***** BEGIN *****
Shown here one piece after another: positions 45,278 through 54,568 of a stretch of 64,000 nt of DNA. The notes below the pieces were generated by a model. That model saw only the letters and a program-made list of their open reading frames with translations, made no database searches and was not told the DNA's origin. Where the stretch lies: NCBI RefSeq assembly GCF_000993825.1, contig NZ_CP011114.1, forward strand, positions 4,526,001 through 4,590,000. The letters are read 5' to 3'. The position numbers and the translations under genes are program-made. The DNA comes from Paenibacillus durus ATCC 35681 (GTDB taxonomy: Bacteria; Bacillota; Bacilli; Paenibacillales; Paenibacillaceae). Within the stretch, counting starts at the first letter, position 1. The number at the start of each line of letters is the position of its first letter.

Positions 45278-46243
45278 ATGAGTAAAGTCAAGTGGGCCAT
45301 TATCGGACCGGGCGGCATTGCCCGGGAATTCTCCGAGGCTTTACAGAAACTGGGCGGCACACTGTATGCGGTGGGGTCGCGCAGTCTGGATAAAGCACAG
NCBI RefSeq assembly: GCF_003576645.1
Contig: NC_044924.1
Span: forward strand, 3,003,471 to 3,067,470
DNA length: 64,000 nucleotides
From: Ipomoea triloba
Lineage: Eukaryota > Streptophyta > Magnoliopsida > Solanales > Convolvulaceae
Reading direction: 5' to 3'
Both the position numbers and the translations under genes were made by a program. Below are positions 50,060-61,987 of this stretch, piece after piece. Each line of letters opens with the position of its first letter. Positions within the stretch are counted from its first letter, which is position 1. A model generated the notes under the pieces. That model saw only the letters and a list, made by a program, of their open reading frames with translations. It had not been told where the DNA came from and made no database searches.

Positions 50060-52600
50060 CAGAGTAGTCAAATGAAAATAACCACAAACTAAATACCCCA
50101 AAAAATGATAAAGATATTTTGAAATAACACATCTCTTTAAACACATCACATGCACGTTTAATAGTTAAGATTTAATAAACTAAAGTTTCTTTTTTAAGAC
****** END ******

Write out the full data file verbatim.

Shown here one piece after another: positions 45,278 through 54,568 of a stretch of 64,000 nt of DNA. The notes below the pieces were generated by a model. That model saw only the letters and a program-made list of their open reading frames with translations, made no database searches and was not told the DNA's origin. Where the stretch lies: NCBI RefSeq assembly GCF_000993825.1, contig NZ_CP011114.1, forward strand, positions 4,526,001 through 4,590,000. The letters are read 5' to 3'. The position numbers and the translations under genes are program-made. The DNA comes from Paenibacillus durus ATCC 35681 (GTDB taxonomy: Bacteria; Bacillota; Bacilli; Paenibacillales; Paenibacillaceae). Within the stretch, counting starts at the first letter, position 1. The number at the start of each line of letters is the position of its first letter.

Positions 45278-46243
45278 ATGAGTAAAGTCAAGTGGGCCAT
45301 TATCGGACCGGGCGGCATTGCCCGGGAATTCTCCGAGGCTTTACAGAAACTGGGCGGCACACTGTATGCGGTGGGGTCGCGCAGTCTGGATAAAGCACAG
NCBI RefSeq assembly: GCF_003576645.1
Contig: NC_044924.1
Span: forward strand, 3,003,471 to 3,067,470
DNA length: 64,000 nucleotides
From: Ipomoea triloba
Lineage: Eukaryota > Streptophyta > Magnoliopsida > Solanales > Convolvulaceae
Reading direction: 5' to 3'
Both the position numbers and the translations under genes were made by a program. Below are positions 50,060-61,987 of this stretch, piece after piece. Each line of letters opens with the position of its first letter. Positions within the stretch are counted from its first letter, which is position 1. A model generated the notes under the pieces. That model saw only the letters and a list, made by a program, of their open reading frames with translations. It had not been told where the DNA came from and made no database searches.

Positions 50060-52600
50060 CAGAGTAGTCAAATGAAAATAACCACAAACTAAATACCCCA
50101 AAAAATGATAAAGATATTTTGAAATAACACATCTCTTTAAACACATCACATGCACGTTTAATAGTTAAGATTTAATAAACTAAAGTTTCTTTTTTAAGAC